1) You may use an interface for just marking a behavior like marking a class as serializable by using Serializable interface. The use of marker interface is debatable but abstract classes should always be created for code reuse.

2) Extending an abstract class brings inheritance in picture and the sub class gets tied to the sub class and hence abstract classes should be used when a strong relationship between two classes makes sense.

3) Since an abstract class can implement an interface, both can be used in a single context. A good mix and match of interfaces, abstract classes and concrete classes can be seen in the Java collection hierarchy.

4) A rule of thumb for deciding between what to choose from interface and abstract class is:

  • Use abstract class only when you have code reuse coming in picture. Sometime code reuse may not be clear during initial design phase. If you see high chances of code reuse in future then go for abstract classes. For e.g. You may go for Structure abstract class for a super type of Square, Circle or Rectangle classes even if you don’t any code reuse at this time but may add concrete methods like getOwner, getConsumer to Structure abstract class.
  • Use interface when the interface is just a contract and has no parent-child relationship with its sub types. Since interface can’t have concrete methods, there should be no code-reuse requirement when using an interface.
Differences between Abstract class and interface admin Core Java
The differences between the two can be categorized as development and design differences. Let us see each category one by one: Development related differences 1) A class can extend multiple other classes but can implement only one interface at a time. 2) All the methods of an interface are public, abstract implicitly...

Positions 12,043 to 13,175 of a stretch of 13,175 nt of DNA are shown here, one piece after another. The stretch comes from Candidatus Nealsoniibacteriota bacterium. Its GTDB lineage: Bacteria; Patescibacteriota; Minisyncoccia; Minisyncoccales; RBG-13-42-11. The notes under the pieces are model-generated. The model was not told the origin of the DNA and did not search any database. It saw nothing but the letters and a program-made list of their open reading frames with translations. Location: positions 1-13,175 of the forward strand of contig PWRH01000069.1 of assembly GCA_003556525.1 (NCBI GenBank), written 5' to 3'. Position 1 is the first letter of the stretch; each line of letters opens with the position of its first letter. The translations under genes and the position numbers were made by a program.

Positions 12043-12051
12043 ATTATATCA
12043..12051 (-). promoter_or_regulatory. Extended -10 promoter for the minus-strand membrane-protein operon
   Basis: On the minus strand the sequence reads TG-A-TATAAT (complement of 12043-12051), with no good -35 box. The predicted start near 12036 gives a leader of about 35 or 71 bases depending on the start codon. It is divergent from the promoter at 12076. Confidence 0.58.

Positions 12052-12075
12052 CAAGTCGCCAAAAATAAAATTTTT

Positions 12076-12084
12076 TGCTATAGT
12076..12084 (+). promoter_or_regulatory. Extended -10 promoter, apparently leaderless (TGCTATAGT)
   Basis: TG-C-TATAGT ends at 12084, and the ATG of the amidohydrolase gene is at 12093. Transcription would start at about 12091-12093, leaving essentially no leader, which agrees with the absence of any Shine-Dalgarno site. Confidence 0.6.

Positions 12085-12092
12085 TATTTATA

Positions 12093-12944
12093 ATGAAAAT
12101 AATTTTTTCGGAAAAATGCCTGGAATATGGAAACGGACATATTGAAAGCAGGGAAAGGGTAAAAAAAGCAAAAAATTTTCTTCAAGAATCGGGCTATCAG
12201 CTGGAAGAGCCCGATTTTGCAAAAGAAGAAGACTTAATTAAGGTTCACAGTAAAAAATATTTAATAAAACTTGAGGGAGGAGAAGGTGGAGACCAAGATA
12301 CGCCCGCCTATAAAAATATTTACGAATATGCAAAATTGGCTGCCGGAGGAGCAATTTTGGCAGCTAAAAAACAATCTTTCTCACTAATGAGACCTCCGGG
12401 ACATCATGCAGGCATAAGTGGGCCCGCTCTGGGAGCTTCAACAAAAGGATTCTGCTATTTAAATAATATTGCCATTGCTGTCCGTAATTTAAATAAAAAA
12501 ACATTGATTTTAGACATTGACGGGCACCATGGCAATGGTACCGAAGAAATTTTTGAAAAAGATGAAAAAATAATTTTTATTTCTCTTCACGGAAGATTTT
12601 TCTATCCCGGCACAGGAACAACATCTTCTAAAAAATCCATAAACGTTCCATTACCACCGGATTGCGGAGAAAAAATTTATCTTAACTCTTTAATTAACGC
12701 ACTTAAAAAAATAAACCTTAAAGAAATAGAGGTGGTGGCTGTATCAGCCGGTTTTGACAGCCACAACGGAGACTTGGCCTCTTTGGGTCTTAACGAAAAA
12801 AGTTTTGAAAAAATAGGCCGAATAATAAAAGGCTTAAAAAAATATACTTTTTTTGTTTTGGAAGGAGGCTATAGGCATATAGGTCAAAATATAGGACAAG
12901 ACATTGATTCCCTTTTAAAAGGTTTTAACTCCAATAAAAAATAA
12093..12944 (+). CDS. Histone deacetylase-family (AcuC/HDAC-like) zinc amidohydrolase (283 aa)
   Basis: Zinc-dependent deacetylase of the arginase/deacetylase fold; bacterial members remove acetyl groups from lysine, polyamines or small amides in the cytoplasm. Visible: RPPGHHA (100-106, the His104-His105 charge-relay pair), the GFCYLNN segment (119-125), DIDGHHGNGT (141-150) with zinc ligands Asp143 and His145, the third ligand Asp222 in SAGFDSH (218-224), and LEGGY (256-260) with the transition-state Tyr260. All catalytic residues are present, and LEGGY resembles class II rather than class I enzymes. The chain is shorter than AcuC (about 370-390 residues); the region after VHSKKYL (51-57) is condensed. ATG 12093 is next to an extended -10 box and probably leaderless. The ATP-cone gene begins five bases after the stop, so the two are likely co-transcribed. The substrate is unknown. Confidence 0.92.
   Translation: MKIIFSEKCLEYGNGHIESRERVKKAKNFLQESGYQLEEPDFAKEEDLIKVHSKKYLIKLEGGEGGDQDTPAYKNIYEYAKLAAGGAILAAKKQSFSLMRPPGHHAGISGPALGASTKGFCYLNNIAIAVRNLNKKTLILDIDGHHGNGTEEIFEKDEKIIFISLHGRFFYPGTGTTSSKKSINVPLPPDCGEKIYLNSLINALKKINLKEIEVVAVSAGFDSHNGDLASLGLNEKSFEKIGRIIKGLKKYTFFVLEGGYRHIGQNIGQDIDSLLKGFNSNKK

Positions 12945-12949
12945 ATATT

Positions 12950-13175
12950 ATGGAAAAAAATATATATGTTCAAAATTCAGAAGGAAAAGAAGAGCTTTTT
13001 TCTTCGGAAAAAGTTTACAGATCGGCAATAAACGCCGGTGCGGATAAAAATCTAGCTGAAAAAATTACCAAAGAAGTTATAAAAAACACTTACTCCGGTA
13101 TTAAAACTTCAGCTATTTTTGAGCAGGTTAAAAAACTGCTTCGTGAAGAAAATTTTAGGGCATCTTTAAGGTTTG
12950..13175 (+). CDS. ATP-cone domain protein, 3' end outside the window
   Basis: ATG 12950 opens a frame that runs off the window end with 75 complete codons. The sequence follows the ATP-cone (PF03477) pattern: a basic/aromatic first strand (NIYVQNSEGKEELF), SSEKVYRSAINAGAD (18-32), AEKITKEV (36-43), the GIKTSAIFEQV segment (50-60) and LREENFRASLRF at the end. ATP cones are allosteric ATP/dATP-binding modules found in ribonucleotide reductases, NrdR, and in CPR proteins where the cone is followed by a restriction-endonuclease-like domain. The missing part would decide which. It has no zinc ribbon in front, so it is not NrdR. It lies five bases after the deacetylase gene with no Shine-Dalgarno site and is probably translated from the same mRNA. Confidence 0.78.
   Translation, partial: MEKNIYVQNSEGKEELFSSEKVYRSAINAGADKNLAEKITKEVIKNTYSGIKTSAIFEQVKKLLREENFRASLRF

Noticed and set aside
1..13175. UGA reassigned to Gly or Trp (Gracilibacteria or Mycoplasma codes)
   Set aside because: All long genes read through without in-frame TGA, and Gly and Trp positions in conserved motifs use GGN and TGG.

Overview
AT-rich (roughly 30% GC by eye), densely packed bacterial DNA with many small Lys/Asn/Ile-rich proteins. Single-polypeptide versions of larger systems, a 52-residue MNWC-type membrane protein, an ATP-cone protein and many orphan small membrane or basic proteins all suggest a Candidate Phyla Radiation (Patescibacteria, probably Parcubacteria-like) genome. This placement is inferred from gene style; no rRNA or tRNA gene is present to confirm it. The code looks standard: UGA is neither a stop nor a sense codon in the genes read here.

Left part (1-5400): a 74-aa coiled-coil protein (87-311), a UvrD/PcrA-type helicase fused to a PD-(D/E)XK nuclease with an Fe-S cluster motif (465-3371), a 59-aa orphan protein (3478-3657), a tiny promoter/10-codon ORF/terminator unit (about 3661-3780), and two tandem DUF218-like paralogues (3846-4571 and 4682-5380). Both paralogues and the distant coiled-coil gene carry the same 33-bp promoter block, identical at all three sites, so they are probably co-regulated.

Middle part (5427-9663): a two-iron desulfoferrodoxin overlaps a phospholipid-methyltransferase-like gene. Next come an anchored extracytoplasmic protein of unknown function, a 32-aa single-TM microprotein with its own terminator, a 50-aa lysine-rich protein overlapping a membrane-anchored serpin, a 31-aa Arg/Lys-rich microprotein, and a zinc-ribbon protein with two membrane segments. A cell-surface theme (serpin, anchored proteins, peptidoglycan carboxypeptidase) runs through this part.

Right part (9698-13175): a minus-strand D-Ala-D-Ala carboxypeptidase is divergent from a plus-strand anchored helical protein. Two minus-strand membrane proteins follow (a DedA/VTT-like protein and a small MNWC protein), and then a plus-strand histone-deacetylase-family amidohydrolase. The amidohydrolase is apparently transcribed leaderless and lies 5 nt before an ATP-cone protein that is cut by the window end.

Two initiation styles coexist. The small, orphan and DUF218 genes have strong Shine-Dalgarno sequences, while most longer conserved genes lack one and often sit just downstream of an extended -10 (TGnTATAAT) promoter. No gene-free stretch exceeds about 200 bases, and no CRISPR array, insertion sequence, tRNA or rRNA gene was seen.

<p>The differences between the two can be categorized as development and design differences. Let us see each category one by one:</p> <h2>Development related differences</h2> <p> 1) A class can extend multiple other classes but can implement only one interface at a time. 2) All the methods of an interface are public, abstract implicitly whereas an abstract class may have <strong>private non-abstract</strong> and <strong>non-private abstract</strong> methods. The methods in abstract class have to be classified as public, private, abstract, static explicitly. This is illustrated in the snippets below: </p> <strong>Interface</strong> 1 <strong>Abstract class</strong> 1 <p> 3) An interface can only be public abstract and is so implicitly. On the other hand, an abstract class should be abstract explicitly and is non-private implicitly. If an abstract class is made private explicitly, a compiler error is thrown. This is because of the fact that an abstract entity is meant to be overridden with a concrete implementation and making it private will stop it from being visible and hence from being overridden. 4) The variables declared in an interface are <strong>public static final</strong> by default (even without you declaring them public static) where as an abstract class may have any kind of variables. If you try declaring a non-public non-static variable in an interface then a compiler error will be thrown. Since we use public static final to declare constants and interface make variables that way by default, there is a debate on whether to use an interface to define constants or not. The advantage of using classes for defining constants is that you have a chance to initialize through constructors. 5) You use the implements keyword to implement an interface where as abstract classes are meant to be inherited. 6) An interface can extend (not implement) other interfaces whereas an abstract class may implement any number of interfaces and extend one class. 7) A Java interface can never have a constructor but abstract classes do have constructors which are invoke implicitly when creating an instance of sub class of the abstract class. </p> <h2>Design related differences and guidelines</h2> <p> 1) You may use an interface for just marking a behavior like marking a class as serializable by using <a href="http://www.javaexperience.com/object-serialization-in-java/">Serializable interface</a>. The use of marker interface is debatable but abstract classes should always be created for code reuse. 2) Extending an abstract class brings inheritance in picture and the sub class gets tied to the sub class and hence abstract classes should be used when a strong relationship between two classes makes sense. 3) Since an abstract class can implement an interface, both can be used in a single context. A good mix and match of interfaces, abstract classes and concrete classes can be seen in the Java collection hierarchy. 4) A rule of thumb for deciding between what to choose from interface and abstract class is: <ul> <li> Use abstract class only when you have code reuse coming in picture. Sometime code reuse may not be clear during initial design phase. If you see high chances of code reuse in future then go for abstract classes. For e.g. You may go for Structure abstract class for a super type of Square, Circle or Rectangle classes even if you don't any code reuse at this time but may add concrete methods like getOwner, getConsumer to Structure abstract class. </li> <li> Use interface when the interface is just a contract and has no parent-child relationship with its sub types. Since interface can't have concrete methods, there should be no code-reuse requirement when using an interface. </li> </ul> </p>